CP Gurnani’s tickets for the Fifa World Cup in June are all booked. But for the 55-year-old managing director of Tech Mahindra, this is more than an opportunity to watch some first-class soccer and spend quality time with his children, who are also flying down to Brazil from the US for the event. As technology provider for one of the biggest sporting events in the world, Tech Mahindra’s head will be in Rio to ensure everything goes off without a glitch. Four years ago, Gurnani was at Johannesburg, South Africa, as well, when the company provided IT support to Fifa for the first time. That was a success, encouraging Gurnani to be optimistic about Tech Mahindra’s performance this time as well.
That confidence was understandably in short supply barely five years ago, when Tech Mahindra took over the scandal-ridden Satyam Computer Services. While the knight in shining armour was able to convince the Fifa committee of its intentions and thus retained the IT account for two World Cups, others weren’t as willing to give the company a chance. But Tech Mahindra not only revived the fortunes of Satyam Computer but also effectively leveraged the synergies between both organisations to emerge as a formidable alternative to tier 1 players. The proof is in the numbers: in the past five years, revenue and profits have grown 33% and 24%, respectively. And in the past two years alone, the $3-billion Tech Mahindra has made a string of acquisitions that have helped augment its service offerings, besides adding to its revenue momentum. With an ambitious target of $5 billion in revenue by 2015 looming large, the company is pulling out all stops to strengthen its presence across geographies, beefing its leadership and sales team. “We are aware that $5 billion is a stretch but we have about seven more quarters to get there. Organic growth will get us to about $4 billion and the balance will come from acquisitions,” says Gurnani. How did Tech Mahindra execute this turnaround?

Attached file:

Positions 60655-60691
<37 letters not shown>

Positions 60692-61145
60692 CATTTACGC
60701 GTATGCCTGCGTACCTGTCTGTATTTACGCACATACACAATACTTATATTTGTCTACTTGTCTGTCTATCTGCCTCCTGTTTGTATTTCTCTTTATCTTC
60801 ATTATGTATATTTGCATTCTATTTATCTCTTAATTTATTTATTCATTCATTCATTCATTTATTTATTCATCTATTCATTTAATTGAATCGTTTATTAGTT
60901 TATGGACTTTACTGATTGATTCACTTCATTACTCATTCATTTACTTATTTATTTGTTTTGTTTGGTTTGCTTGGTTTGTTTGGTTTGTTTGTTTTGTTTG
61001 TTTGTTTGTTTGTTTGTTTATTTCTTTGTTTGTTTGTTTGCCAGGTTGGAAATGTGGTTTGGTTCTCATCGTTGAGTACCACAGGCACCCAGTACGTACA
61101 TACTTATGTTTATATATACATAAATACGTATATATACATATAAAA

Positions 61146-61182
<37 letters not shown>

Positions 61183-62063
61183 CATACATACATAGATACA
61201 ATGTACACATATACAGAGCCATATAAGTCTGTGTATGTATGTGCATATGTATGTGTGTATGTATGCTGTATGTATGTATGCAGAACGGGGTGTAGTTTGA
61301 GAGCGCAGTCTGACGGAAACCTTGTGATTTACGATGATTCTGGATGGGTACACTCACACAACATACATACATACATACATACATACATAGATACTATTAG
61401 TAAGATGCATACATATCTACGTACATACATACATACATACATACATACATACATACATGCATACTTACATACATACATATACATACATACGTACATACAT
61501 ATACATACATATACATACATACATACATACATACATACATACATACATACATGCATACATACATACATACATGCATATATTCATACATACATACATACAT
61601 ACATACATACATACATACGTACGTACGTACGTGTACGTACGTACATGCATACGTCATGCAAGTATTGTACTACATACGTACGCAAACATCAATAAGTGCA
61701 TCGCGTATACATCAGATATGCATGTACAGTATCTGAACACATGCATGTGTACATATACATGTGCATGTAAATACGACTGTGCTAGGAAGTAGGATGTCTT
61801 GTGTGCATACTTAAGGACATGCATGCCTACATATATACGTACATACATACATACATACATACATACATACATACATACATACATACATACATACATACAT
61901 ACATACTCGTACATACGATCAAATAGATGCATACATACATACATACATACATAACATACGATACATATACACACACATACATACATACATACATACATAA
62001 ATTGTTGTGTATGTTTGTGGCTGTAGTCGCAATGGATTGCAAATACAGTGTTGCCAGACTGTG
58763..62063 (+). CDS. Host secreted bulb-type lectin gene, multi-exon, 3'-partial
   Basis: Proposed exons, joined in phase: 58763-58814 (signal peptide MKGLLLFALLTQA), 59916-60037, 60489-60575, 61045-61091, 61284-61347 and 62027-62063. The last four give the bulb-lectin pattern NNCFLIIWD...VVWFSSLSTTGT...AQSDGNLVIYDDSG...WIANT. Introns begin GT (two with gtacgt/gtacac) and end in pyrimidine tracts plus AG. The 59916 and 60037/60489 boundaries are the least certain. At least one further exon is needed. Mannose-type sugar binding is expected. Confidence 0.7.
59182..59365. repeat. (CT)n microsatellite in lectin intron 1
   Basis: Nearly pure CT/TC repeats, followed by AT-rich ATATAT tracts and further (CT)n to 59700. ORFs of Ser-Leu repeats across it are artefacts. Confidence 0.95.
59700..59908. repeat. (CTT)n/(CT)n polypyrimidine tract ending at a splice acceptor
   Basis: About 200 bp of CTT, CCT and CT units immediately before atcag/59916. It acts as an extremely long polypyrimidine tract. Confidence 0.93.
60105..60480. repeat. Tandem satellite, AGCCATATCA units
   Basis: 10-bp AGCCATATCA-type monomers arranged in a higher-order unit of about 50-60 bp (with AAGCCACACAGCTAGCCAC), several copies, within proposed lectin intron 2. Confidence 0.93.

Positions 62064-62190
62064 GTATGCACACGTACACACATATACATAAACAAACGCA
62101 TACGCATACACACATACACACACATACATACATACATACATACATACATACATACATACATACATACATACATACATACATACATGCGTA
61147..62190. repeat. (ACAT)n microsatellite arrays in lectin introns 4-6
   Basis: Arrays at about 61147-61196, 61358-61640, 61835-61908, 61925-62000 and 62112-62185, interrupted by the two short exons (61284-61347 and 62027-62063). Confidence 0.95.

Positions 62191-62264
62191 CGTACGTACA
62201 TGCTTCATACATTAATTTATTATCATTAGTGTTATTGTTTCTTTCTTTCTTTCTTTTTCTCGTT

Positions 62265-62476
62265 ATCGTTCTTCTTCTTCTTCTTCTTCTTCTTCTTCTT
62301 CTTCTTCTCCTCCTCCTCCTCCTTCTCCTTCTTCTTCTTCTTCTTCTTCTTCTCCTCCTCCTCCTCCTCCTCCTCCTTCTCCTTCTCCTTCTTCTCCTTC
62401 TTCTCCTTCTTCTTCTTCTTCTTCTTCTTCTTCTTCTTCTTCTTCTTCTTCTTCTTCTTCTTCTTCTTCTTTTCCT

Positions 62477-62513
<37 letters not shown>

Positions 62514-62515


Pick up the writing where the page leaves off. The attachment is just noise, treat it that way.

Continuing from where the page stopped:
The story begins in January 2009, when Satyam Computer Services’ founder admitted to cooking the books at what was then one of India’s biggest IT success stories. Ramalingam Raju confessed that over $1 billion of cash and bank loans stated as assets didn’t exist, revenue had been overstated more than 20% and operating margins were